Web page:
Communication between Wearable and Smartphone

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In the last tutorial we've learned how to add a configuration activity for a watchface. Now we want to learn how to send settings from a mobile app to the watchface.

Handheld UI

For sake of simplicity we don't create a beautiful, complex UI, but a very simple one, with only two buttons. The first button will make the hour hand blue and the other one red.
First of all we change the text and the onClick Event of each button.

For each name we specify as the onClick handler (eg onClickRed), we must specify a corresponding method in the activity. This method is called whenever the user clicks on that button. In those methods we finally call the (not yet implemented) sendMessage method.

public void onClickRed(View view) {
        sendMessage("red");
}

public void onClickBlue(View view) {
        sendMessage("blue");
}

Send Message

As an entrypoint for the MessageApi, a GoogleApiClient is needed. The client is created by a Builder. We're only interested in the Wearable API, so we only need to add that API. We can add more APIs if necessary.

The path of a message must start with a slash!

private final static String PATH = "/CONFIG";
private final static String TAG = "SAMPLE_WATCH";
private final static int CONNECTION_TIME_OUT_MS = 100;
private String nodeId;
private void sendMessage(final String msg) {
  final GoogleApiClient client =
    new GoogleApiClient.Builder(this).addApi(Wearable.API).build();

  new Thread(new Runnable() {
    @Override
    public void run() {
      client.blockingConnect(CONNECTION_TIME_OUT_MS,
        TimeUnit.MILLISECONDS);
      if(nodeId==null) {
        NodeApi.GetConnectedNodesResult result =
          Wearable.NodeApi.getConnectedNodes(client).await();
        List<Node> nodes = result.getNodes();
        if (nodes.size() > 0) {
          nodeId = nodes.get(0).getId();
        } else {
          Log.d(TAG, "no nodes");
          client.disconnect();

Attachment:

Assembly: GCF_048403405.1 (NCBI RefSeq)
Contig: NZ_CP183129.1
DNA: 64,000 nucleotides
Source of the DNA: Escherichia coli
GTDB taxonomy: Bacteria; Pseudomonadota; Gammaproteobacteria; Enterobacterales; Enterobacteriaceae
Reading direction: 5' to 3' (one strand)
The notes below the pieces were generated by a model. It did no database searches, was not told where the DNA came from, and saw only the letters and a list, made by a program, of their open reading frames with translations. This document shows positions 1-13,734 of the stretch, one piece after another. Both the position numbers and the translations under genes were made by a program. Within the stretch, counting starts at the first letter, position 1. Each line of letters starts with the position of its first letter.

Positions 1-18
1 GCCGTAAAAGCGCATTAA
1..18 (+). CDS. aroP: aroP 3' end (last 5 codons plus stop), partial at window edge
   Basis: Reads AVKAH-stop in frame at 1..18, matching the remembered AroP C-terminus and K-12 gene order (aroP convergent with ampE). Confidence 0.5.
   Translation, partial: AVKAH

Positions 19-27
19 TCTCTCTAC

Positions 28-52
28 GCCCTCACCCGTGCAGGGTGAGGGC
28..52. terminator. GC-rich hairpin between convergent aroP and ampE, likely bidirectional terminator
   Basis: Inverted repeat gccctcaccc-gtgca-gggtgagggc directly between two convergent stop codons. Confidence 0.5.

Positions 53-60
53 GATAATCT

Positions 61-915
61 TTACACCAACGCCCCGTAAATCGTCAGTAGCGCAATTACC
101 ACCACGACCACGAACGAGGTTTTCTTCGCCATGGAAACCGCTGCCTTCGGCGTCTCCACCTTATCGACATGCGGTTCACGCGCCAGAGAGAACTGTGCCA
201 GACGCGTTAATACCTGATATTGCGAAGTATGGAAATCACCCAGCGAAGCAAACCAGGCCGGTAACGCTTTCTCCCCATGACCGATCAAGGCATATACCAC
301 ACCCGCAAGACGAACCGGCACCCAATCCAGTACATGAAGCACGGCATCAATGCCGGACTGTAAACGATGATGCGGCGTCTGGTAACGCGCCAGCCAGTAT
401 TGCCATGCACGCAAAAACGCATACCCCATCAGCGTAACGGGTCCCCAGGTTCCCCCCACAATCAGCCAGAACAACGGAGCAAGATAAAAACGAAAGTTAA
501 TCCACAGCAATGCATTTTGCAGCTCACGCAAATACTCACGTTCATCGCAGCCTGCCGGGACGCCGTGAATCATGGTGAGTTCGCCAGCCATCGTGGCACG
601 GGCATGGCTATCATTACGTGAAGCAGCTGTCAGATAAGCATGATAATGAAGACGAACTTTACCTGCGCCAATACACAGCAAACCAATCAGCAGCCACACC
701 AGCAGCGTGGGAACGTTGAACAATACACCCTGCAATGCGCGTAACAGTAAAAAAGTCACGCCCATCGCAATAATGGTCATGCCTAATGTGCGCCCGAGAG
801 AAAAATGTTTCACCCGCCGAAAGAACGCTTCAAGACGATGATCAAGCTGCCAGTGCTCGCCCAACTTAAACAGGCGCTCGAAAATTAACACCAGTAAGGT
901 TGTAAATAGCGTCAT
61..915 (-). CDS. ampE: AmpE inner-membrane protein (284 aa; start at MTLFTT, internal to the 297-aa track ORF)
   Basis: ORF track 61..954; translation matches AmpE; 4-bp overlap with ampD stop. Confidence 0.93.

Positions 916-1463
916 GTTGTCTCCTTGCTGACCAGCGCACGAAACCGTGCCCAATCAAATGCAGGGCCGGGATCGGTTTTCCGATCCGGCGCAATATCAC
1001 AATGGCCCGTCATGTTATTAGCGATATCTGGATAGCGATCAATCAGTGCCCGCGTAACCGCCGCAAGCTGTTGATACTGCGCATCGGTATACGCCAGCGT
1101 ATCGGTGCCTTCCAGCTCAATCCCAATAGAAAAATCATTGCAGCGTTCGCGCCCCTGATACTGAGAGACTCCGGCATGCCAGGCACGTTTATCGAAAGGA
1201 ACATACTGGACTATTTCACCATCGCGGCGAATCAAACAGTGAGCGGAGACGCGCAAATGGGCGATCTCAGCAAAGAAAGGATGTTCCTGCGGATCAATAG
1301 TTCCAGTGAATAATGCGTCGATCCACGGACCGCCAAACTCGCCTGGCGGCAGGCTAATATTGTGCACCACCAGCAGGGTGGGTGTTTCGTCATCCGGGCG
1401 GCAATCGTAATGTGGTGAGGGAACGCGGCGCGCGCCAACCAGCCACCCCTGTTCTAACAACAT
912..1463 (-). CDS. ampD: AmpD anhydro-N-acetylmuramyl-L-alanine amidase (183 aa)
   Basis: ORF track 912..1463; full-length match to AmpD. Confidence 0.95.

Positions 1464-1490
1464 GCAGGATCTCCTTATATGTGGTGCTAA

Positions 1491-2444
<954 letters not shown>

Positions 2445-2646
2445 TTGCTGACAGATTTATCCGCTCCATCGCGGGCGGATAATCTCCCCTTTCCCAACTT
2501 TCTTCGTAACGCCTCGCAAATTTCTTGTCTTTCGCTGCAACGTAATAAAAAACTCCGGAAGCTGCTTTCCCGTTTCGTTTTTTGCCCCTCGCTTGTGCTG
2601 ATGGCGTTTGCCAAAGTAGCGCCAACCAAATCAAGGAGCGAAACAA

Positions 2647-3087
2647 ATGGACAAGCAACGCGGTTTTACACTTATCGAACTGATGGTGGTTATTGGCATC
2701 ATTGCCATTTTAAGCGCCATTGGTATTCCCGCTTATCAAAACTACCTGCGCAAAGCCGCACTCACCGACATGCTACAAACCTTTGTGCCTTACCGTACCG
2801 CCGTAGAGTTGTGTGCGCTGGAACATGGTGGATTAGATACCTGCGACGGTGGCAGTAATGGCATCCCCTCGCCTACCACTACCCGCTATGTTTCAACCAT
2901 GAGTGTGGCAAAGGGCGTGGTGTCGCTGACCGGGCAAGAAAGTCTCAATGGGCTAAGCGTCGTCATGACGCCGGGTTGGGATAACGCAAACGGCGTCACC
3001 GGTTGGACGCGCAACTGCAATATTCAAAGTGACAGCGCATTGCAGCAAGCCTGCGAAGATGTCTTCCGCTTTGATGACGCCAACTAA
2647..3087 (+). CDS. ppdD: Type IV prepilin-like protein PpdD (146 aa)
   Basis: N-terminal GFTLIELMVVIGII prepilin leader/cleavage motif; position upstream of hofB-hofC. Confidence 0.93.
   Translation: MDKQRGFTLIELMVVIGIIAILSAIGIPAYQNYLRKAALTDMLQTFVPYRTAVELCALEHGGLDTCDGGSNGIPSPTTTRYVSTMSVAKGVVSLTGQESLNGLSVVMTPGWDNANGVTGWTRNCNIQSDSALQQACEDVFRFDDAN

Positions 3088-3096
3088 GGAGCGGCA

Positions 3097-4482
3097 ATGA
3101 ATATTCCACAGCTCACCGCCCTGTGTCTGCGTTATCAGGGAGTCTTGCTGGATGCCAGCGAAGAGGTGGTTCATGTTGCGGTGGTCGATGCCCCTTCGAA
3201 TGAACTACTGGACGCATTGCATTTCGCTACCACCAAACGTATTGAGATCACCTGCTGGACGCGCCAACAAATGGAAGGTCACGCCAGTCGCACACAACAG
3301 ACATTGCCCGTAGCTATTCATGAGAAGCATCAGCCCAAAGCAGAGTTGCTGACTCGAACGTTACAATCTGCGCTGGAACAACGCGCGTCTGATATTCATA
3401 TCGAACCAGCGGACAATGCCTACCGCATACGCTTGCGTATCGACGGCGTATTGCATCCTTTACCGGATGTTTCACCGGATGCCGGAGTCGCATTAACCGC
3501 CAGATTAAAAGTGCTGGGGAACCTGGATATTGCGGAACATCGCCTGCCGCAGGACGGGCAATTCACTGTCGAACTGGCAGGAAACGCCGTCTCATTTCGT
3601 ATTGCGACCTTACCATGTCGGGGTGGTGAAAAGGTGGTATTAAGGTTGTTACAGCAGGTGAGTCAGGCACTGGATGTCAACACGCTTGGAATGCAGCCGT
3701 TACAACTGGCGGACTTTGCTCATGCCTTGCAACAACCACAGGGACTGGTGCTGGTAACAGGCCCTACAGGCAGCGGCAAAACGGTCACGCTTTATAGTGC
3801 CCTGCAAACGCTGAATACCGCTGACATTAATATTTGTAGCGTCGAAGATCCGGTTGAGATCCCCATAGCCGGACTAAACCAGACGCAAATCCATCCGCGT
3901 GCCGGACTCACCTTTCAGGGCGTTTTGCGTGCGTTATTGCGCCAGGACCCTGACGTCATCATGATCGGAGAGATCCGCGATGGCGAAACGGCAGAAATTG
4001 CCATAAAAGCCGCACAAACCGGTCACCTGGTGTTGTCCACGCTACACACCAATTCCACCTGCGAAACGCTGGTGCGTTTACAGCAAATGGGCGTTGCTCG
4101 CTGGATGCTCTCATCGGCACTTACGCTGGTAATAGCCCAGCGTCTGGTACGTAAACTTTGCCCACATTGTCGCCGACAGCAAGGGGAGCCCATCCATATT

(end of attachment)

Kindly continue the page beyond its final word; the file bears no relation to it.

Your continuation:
return;
        }
      }

      Wearable.MessageApi.sendMessage(client, nodeId,
        PATH, msg.getBytes());
      client.disconnect();
    }
  }).start();
}

It needs some time to query the ID and to send a message, so it would be better to run that code in another thread, so the UI will not block. We implement the thread, or more precisely the runnable, with an inner class. We need the ID of our wearable device, so we need to query it. This is done via the getConnectedNodes method. If there are no connected devices, we output a log message and disconnect. Otherwise we store the ID and send our message. Afterwards we disconnect again and we're finished with the mobile part.

Receive Messages

Now the watchface should receive messages. First of all we add some variables to our watchface:

private final static String PATH = "/CONFIG";
private final static String TAG = "SAMPLE_WATCH";
private GoogleApiClient mClient;

The wearable should always be able to receive a message, so we need to connect our GoogleApiClient at the beginning and only disconnect when our app is closed.

@Override
public void onCreate(SurfaceHolder holder) {
  ...
  mClient = new GoogleApiClient.Builder(SampleWatchfaceService.this)
    .addApi(Wearable.API).build();
  mClient.connect();
  ...
}
@Override
public void onDestroy() {
  ...
  mClient.disconnect();
}

Next we need to implement our receiver. This is done via a Listener. Each registered listener will be called by the system when a message is received. But we have to make sure that we only process our own messages. We then change the current color depending on the received text and redraw our watchface.

public void onCreate(SurfaceHolder holder) {
  ...
  Wearable.MessageApi.addListener(mClient,
    new MessageApi.MessageListener() {
      @Override
      public void onMessageReceived(MessageEvent messageEvent) {
        if(messageEvent.getPath().equals(PATH)) {
          String data = new String(messageEvent.getData());
          if(data.equals("red"))
            mHourPaint.setARGB(255, 255, 0, 0);
          else if(data.equals("blue"))
            mHourPaint.setARGB(255, 0, 0, 255);
          invalidate();
        }
      }
    }
  );
}

And that's all! We are now able to send and receive messages.

If you have any questions or remarks, please leave a comment.